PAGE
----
Ben Fleury-Steiner is Associate Professor of Sociology and Criminal Justice at University of Delaware.  For the past fifteen years, his research has focused on the following question:  How are racial ideology and other forms of social marginality and structural violence (e.g., poverty, homelessness) implicated in the legal system and informal systems of social control?  Fleury-Steiner’s publications include “Narratives of the Death Sentence: Towards a Theory of Legal Narrativity” (Law & Society Review, 2002); The New Civil Rights Research: A Constitutive Approach co-edited with Laura Beth Nielsen (Ashgate, 2006) and winner of the 2008 Choice Magazine Outstanding Title in Law and Society; Dying Inside: The HIV/AIDS Ward at Limestone Prison (University of Michigan Press, 2008); Disposable Heroes: America’s Betrayal of African-American Veterans (Rowman and Littlefield, 2012) and; The Pains of Mass Imprisonment Co-authored with Jamie Longazel (Routledge, 2013).  He has served on the editorial board of Law & Social Inquiry and currently serves on the editorial boards of Punishment & Society, Race & Justice, and Criminology, Criminal Justice, Law & Society (CCJLS).  Ben has been a member of the Law & Society Association since 1995 and has served on numerous association committees, including the Herbert Jacobs Book Award Committee (Member, 2013-2014); LSA Nominations Committee (Member, 2012); LSA Early Career Workshop (Chair, 2011); LSA Conference Planning Committee (Member, 2007); LSA Conditions of Work Committee (Chair, 2004-2006); and the LSA Diversity Committee (Chair, 2002-2003).  Currently, Fleury-Steiner co-organizes with Hadar Aviram CRN 27: Punishment & Social Control.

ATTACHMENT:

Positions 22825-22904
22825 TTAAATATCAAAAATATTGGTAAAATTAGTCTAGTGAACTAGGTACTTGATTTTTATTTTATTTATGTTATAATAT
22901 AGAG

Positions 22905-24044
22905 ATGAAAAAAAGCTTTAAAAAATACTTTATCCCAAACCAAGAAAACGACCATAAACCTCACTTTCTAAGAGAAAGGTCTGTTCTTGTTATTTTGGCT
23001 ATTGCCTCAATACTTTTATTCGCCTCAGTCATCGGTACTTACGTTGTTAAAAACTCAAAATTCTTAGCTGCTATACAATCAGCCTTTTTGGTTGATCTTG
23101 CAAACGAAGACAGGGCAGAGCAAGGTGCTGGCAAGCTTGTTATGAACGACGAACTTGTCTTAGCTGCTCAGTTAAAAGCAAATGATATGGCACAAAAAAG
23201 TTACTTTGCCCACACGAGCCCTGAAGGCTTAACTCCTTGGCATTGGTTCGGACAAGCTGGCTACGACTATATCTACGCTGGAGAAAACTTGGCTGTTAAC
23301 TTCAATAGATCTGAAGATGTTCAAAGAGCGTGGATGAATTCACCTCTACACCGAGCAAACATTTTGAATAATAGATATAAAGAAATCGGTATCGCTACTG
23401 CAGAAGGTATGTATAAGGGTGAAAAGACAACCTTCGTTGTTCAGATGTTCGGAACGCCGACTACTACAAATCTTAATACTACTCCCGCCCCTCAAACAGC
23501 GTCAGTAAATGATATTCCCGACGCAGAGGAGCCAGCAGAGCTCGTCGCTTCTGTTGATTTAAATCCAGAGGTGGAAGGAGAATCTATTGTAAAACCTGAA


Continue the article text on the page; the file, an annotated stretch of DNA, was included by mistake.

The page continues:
Gould

Jon Gould is presently a director of the Law and Social Sciences Program at the National Science Foundation, where he is on leave from American University.  He is a professor in the Department of Justice, Law and Criminology (JLC) and in the Washington College of Law at American University.  He has served as department chair for JLC and as director of the Washington Institute for Public Affairs Research.  Previously, he spent 12 years at George Mason University as an assistant and then associate professor in the Department of Criminology, Law and Society and as director of the Center for Justice, Law and Society.  Jon’s research is both eclectic and firmly rooted in the sphere of law and society, encompassing such issues as free speech, social movements, legal change, police power, and erroneous convictions.  His book, Speak No Evil: The Triumph of Hate Speech Regulation (University of Chicago Press) won the Herbert Jacob Award from the Law and Society Association, and his work has appeared in such outlets as the Law and Society Review, Law and Policy, and Annual Review of Law and Social Science, among others.  He has previously served as an advisory editor for Law and Society Review, Judicature, and the Justice System Journal.  Jon is a fellow of the American Bar Foundation and has served as a U.S. Supreme Court Fellow.  He also has won the social activist award from the Justice Studies Association.  Within LSA, Jon has served as chair of committees covering membership, outreach, and the Jacob Prize and has helped to inaugurate the Mid-Atlantic Law and Society Association.  As past president of the Consortium of Undergraduate Law and Justice Programs, he has worked with LSA to address the challenges facing undergraduate sociolegal studies programs.  He hopes to continue this work as a member of LSA’s Board of Trustees.

Morgan